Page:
I got it working. My HW is the ASUS eee PC1000HE netbook, an generic external DVD drive, and a GiSTEQ GPS dongle. The software is OpenCPN, Windows XP version, and the XPort serial port replicator, both free. I've got vector charts for the Great Lakes, downloaded from NOAA. It's a nice portable system that has an advantage over my HDS-5, it plays movies.
posted 02-12-2010 08:30 PM ET (US)
I got up to the boat today and tried out my netbook as a chartplotter. I'm running an Asus Eeepc 1005HAB with Windows 7 and OpenCPN. My GPS puck is a Globalsat BU-353.
Plotting worked great, the software was pretty easy to use and I like having a backup on board. I ran the computer from my inverter and that worked fine.
But I have a big problem. For some reason, whenever the netbook was turned on my Raymarine C80 and Raystar 125 GPS antenna lost its fix. It didn't matter if the inverter was on or off or if the laptop GPS puck was plugged in or not. The pilothouse is small on my C-Dory (where I tried it out) and it didn't matter much where the netbook was.
Any thoughts of why this is happening? I'll probably use the boat again tomorrow and try experimenting some more.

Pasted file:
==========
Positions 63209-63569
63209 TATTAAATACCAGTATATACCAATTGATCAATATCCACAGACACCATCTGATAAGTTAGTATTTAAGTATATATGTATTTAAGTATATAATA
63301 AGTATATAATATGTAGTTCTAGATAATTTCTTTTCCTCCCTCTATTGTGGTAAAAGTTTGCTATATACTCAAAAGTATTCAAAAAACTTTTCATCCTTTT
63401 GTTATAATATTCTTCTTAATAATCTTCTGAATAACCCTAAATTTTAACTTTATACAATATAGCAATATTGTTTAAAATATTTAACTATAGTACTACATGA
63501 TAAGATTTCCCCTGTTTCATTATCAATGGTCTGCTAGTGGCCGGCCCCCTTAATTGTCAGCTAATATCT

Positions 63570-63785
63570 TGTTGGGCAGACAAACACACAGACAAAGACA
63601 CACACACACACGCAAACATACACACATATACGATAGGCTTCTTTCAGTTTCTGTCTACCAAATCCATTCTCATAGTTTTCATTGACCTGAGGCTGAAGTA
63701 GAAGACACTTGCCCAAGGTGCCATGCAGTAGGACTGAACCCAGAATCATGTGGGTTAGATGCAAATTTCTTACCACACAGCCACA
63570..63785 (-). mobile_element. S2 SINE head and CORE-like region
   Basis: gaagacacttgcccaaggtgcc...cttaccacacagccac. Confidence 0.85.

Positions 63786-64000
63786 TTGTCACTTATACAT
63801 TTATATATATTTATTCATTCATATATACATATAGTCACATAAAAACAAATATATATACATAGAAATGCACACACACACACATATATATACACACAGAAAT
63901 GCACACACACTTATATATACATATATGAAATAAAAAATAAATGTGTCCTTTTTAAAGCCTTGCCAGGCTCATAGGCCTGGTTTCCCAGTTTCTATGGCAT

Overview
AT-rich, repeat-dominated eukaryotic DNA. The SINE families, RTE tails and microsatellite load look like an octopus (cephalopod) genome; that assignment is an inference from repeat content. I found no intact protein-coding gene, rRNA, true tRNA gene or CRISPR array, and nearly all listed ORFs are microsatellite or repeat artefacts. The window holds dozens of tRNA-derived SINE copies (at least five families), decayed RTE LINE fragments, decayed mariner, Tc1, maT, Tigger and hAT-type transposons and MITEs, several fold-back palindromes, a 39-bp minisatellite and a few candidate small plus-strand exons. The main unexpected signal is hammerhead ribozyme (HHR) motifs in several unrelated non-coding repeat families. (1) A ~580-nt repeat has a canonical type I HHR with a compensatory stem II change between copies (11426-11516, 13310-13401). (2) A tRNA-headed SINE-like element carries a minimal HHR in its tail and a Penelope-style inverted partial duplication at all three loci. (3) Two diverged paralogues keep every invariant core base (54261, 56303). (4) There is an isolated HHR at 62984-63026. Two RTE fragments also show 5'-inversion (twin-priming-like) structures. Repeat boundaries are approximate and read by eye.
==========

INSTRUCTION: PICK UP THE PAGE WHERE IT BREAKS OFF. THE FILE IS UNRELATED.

posted 02-12-2010 08:49 PM ET (US)
Probably would make a difference but did you also remove the power cord from both the inverter and computer?
I downloaded the OpenCPN and then some charts from the NOAA. The charts won't open and couldn't find info on how to add them to the OpenPCN. Would appreciate some advice on that. Not a whiz but no where near computer dumb. Thanks.
posted 02-12-2010 09:49 PM ET (US)
I tried unplugging everything and it didn't make a difference. I think I'll try turning off the wi-fi and see if that makes a difference.
To get charts loaded in OpenCPN...
Make sure you unzip the folder you download from NOAA. Then open OpenCPN, click on the toolbox (wrench icon), click on the charts tab, find the folder where the charts are located, select it, click add selection, and hit ok. That should load the charts up.
posted 02-13-2010 11:28 PM ET (US)
Thanks for the info on OpenCPN, will give it a try.
posted 02-14-2010 10:41 AM ET (US)
I've been using computer navigation for ten years. I use Nobeltec and Coastal Explorer. Nobeltec now uses C-Map charts and Coastal Explorer uses Noaa or S 63 ENCs. I don't use any "Free" nav software. If you "Buy" software it is supported. It's someones business. You can call the provider as a paying customer and get support.